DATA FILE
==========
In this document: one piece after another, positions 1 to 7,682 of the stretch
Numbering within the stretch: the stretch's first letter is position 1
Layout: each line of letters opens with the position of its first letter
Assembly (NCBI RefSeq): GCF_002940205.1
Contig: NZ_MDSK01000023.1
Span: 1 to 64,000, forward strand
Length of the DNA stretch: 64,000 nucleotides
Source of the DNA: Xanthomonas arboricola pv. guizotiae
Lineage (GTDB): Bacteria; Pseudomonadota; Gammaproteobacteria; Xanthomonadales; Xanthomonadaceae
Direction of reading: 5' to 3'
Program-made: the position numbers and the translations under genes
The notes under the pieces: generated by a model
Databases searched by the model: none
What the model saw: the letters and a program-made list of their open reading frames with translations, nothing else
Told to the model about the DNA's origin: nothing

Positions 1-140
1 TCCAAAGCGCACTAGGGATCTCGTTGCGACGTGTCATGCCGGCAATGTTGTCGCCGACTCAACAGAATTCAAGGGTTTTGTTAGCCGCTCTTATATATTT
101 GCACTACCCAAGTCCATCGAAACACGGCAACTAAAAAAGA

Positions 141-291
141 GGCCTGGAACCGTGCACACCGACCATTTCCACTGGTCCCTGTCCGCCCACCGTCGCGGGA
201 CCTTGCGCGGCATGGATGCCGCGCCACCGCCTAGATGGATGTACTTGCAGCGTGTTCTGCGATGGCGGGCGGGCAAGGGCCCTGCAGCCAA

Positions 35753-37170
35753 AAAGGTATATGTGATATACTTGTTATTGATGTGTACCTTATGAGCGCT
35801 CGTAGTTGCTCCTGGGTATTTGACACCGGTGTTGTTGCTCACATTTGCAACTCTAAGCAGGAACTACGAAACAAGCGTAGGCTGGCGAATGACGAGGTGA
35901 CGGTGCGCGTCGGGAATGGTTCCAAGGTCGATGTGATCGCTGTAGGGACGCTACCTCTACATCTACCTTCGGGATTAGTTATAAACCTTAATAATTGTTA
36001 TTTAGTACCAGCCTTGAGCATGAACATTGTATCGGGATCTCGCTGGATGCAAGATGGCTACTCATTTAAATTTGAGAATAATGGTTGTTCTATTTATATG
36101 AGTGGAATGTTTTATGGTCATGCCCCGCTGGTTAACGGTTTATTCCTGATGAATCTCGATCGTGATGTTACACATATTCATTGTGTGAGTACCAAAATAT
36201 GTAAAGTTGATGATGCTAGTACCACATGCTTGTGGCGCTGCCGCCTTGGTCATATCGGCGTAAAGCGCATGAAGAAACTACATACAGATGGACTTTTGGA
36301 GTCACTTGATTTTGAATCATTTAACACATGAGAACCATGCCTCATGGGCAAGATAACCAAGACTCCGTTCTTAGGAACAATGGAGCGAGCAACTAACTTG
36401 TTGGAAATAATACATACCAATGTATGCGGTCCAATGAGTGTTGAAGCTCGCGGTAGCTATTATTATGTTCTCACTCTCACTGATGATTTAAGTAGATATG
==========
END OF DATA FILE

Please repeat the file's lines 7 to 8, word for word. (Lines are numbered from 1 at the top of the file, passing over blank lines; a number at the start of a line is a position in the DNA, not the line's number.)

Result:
Length of the DNA stretch: 64,000 nucleotides
Source of the DNA: Xanthomonas arboricola pv. guizotiae